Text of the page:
The Upper Merrimack Monitoring Program, which has been working for its communities’ rivers since 1994, depends on the high quality work of over a hundred volunteers each year who monitor river and stream health on the upper Merrimack River and its tributaries at a total of seventeen sites from Franklin to Bow. During the summer, volunteers collect river water samples and the Franklin Waste Water Treatment Plant analyzes them at no charge to detect the presence or absence of E. coli bacteria. The resulting data are used to determine if the upper Merrimack River is safe for swimming, fishing, boating, and other recreational activities. The information is shared with municipalities and other local officials for their health officers’ and other local officials’ use, as well as to the State of New Hampshire and the US Congress. Thanks this year to sample courier Adrienne Hutchinson, Aurora Hutchinson, and Chantal McGuire. These Concord-to-Franklin pick-up and drop-off runs, carried out by these volunteer sample couriers, are time-consuming but are essential for timely sample chain-of-custody and processing. Nearly 80 volunteers contributed their time to the Upper Merrimack Monitoring Program this year.

St. Paul’s School continues to be the gracious host for “Bug Nights,” the UMMP’s educational and research program, which continues its popularity in the region with dozens of individuals volunteering their sample sorting and identification services each Wednesday evening. The commitment and quality of volunteers that participate in the UMMP cannot be overstated and is the primary reason this program has been recognized nationally for generating superior citizen science results.

At its annual meeting in November, the UMRLAC elected officers Michele Tremblay, Chair; Steve Landry, Vice-Chair, Krista Crowell, Treasurer; and Gary Lynn, Secretary. This year, the UMRLAC bid farewell to and thanked Bill Dawson for his many terms of Northfield representation on the committee. His commitment and vision will be missed. The UMRLAC thanks Alan Larter, whose term ended in the summer, for his service to the City of Franklin and the committee. The committee welcomed Ashley Warner, representing Northfield.

The UMMP work would not be possible without the generosity of all six of its municipal supporters and eleven Adopt-a-River Site Sponsors. Their support assures that the program has the resources that it needs to continue its programs. Adopt-a-River Site Sponsors include Aries Engineering, Inc., Elektrisola, Essex/Briar Hydro, Franklin Savings Bank, Franklin Wastewater Treatment Facility, Granite Shore Power, GZA Environmental, Inc., Nelson Analytical Lab, and Watts Regulator/Webster Valve.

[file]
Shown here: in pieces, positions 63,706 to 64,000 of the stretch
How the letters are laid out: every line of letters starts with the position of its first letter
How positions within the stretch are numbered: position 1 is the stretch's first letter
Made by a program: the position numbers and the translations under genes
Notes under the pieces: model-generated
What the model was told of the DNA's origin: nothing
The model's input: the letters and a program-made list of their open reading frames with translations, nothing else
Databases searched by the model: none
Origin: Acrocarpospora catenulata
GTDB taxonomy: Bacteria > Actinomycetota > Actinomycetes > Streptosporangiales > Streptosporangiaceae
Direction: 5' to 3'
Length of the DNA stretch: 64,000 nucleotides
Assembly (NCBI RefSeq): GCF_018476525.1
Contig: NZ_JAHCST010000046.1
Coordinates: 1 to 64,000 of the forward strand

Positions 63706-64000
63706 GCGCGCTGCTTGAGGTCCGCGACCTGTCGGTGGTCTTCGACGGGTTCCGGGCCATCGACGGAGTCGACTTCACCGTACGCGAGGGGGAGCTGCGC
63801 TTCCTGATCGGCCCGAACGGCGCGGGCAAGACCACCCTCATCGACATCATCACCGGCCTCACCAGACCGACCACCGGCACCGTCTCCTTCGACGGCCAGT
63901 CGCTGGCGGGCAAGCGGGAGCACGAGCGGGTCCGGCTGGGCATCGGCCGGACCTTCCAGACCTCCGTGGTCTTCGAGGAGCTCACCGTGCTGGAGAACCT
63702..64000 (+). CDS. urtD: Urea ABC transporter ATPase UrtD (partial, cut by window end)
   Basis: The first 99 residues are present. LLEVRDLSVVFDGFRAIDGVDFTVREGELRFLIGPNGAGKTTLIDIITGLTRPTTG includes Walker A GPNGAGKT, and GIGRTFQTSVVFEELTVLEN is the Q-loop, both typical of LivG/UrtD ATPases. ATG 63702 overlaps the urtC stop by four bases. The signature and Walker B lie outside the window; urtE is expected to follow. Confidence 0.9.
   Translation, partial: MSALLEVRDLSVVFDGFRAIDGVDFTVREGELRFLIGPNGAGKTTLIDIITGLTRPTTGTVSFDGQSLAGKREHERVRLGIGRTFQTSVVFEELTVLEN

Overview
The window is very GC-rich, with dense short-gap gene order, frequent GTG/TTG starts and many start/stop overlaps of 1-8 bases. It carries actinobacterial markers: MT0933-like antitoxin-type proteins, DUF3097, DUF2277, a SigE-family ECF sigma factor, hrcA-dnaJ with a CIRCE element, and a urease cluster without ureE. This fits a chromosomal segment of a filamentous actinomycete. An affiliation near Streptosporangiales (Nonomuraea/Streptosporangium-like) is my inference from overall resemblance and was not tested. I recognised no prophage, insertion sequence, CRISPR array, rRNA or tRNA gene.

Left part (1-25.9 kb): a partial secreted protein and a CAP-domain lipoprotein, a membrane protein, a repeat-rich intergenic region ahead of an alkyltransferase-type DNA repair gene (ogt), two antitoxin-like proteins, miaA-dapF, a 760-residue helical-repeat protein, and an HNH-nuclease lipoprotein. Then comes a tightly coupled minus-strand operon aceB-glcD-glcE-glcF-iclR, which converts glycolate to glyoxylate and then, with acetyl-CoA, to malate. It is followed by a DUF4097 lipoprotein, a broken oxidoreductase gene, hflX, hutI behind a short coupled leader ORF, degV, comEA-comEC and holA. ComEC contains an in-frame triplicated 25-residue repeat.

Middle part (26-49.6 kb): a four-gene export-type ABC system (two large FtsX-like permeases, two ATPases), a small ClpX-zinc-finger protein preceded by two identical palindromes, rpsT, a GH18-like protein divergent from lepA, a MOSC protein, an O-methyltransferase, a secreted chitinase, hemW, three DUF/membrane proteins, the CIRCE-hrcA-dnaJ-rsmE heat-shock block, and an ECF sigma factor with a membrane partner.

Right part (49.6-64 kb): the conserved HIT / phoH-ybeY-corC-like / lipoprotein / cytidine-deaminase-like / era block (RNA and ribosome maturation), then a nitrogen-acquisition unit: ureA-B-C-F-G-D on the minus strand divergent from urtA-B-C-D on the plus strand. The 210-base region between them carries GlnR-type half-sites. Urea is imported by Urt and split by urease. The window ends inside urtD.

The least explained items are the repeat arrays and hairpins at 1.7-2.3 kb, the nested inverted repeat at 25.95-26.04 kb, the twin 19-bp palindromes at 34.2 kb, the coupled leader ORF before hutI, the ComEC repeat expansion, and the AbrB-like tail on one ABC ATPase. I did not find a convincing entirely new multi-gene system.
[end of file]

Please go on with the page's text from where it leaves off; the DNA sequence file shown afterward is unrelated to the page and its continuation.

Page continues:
Please visit the UMRLAC’s blog at www.MerrimackRiver.org/forum as well as its website, www.MerrimackRiver.org for further information on the river, committee membership, activities, summaries from prior meetings, upcoming meeting agendas, maps, water quality data, and photographs of brave and selfless volunteers demonstrating their passion for water quality monitoring in the upper Merrimack watershed. Information is also available on Facebook and Twitter.

The UMRLAC meets on a rotating basis in its six represented communities on the second Monday of each month at 7:00 pm. Thank you to the Towns and Cities of Boscawen, Bow, Canterbury, Concord, Franklin, and Northfield for graciously hosting Upper Merrimack River Local Advisory Committee meetings and for their financial support during the past year. All are welcome to attend the meetings. For further information, please contact Michele Tremblay, Chair via telephone at 603.796.2615, email at UMRLAC@MerrimackRiver.org or through your representatives listed below.

Boscawen
Thomas Gilmore     

Bow
Krista Crowell
Michael Hansen
Gary Lynn

Canterbury
Anne Dowling
Adrienne Hutchinson
     
Concord
Rick Chormann
Gary Lemay

Franklin
Wayne Ives
Donna Liolis
Jeffrey Perkins

Northfield
Ashley Warner

At-large
Stephen C. Landry
Nita Tomaszewski (formerly the City of Franklin)
Michele L. Tremblay